Inserted: 30 jul 2018
Last Updated: 31 jul 2018
In the recent trend of extending discrete-to-continuum limit passages for gradient flows of single-species particle systems with singular and nonlocal interactions to particles of opposite sign, any annihilation effect of particles with opposite sign has been side-stepped. We present the first rigorous discrete-to-continuum limit passage which includes annihilation. This result paves the way to applications such as vortices, charged particles, and dislocations. In more detail, the discrete setting of our discrete-to-continuum limit passage is given by particles on the real line. Particles of the same type interact by a singular interaction kernel; those of opposite sign interact by a regular one. If two particles of opposite sign collide, they annihilate, i.e., they are taken out of the system. The challenge for proving a discrete-to-continuum limit is that annihilation is an intrinsically discrete effect where particles vanish instantaneously in time, while on the continuum scale the mass of the particle density decays continuously in time. The proof contains two novelties: (i) the empirical measures of the discrete dynamics (with annihilation rule) satisfy the continuum evolution equation that only implicitly encodes annihilation, and (ii) by imposing a relatively mild separation assumption on the initial data we can identify the limiting particle density as a solution to the same continuum evolution equation.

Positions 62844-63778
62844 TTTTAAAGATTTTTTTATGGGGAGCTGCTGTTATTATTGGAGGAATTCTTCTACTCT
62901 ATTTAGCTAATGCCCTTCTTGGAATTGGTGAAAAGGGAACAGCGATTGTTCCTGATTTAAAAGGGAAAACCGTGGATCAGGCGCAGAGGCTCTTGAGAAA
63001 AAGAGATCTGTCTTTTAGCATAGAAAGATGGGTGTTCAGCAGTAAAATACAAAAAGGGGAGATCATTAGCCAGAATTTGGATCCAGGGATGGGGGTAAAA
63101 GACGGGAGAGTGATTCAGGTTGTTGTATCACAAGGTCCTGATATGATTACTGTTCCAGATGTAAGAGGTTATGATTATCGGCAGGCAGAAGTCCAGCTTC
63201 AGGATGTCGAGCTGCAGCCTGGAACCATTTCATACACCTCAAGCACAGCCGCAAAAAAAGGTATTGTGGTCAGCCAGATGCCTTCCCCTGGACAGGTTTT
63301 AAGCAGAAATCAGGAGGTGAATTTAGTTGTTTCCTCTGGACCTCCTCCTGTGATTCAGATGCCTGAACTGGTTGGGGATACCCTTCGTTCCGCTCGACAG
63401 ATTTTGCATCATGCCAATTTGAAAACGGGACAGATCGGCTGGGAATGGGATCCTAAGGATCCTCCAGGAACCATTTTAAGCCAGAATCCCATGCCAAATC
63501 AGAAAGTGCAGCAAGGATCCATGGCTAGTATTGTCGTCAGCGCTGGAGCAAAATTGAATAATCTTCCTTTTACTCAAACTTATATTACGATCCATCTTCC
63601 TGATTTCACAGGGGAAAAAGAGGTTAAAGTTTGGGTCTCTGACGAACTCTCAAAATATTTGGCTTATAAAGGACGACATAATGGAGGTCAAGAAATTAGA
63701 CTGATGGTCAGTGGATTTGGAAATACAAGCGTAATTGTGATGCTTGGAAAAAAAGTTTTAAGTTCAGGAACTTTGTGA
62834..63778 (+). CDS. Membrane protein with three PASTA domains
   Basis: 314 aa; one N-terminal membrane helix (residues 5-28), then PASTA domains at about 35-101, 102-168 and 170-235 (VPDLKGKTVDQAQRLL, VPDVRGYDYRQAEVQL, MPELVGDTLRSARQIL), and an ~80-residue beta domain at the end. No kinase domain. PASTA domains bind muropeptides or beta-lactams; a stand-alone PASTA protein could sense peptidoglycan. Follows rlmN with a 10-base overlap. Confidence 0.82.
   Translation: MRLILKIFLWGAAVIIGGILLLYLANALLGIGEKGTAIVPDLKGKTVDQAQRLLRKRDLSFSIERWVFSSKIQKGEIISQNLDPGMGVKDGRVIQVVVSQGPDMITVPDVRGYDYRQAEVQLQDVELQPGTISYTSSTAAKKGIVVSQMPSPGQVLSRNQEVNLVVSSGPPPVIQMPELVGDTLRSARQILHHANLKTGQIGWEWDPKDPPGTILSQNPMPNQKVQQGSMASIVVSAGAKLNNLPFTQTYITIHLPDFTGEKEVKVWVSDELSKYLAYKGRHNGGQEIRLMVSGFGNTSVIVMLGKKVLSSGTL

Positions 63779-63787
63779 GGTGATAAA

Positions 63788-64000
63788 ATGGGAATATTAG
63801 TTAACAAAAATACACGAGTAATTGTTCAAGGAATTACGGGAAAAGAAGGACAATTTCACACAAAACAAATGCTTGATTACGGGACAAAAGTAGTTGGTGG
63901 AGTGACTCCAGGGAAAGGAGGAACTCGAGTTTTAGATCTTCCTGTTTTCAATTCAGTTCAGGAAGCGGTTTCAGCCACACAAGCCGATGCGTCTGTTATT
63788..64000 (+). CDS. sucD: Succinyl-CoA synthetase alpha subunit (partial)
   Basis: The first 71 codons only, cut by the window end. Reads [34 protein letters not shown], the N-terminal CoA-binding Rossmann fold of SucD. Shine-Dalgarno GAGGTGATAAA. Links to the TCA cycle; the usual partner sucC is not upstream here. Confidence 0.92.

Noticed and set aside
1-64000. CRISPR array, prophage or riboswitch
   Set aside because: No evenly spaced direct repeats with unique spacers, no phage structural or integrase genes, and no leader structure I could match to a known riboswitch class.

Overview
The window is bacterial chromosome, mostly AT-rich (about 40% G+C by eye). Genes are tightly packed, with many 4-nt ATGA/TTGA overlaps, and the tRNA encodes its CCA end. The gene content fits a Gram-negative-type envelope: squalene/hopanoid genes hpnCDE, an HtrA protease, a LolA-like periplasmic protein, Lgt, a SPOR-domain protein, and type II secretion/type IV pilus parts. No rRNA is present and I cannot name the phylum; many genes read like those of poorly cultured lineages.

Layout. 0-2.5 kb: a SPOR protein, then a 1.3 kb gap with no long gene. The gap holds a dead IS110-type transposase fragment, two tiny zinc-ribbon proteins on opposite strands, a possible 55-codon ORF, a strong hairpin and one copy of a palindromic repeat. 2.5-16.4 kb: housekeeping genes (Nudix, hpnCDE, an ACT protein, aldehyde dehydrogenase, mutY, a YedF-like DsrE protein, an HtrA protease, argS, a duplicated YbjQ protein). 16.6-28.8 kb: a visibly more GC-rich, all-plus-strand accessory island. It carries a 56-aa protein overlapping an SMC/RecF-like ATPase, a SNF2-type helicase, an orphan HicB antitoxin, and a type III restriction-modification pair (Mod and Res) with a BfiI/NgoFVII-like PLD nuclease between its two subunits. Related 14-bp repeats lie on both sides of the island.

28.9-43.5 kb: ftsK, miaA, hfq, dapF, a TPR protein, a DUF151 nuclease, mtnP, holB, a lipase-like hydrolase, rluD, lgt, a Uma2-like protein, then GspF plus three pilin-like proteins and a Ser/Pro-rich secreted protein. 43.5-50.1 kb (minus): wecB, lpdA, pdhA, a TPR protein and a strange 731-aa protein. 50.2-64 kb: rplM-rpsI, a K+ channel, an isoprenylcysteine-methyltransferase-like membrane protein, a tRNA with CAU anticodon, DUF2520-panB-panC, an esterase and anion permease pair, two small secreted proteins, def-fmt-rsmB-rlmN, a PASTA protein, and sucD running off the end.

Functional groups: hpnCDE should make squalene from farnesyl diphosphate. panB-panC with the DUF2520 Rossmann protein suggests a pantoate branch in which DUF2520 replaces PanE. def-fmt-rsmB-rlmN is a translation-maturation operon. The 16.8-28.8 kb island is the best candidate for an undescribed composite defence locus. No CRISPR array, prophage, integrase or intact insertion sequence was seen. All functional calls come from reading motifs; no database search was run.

Keywords: Gradient flows, Particle system, discrete-to-continuum asymptotics, annihilation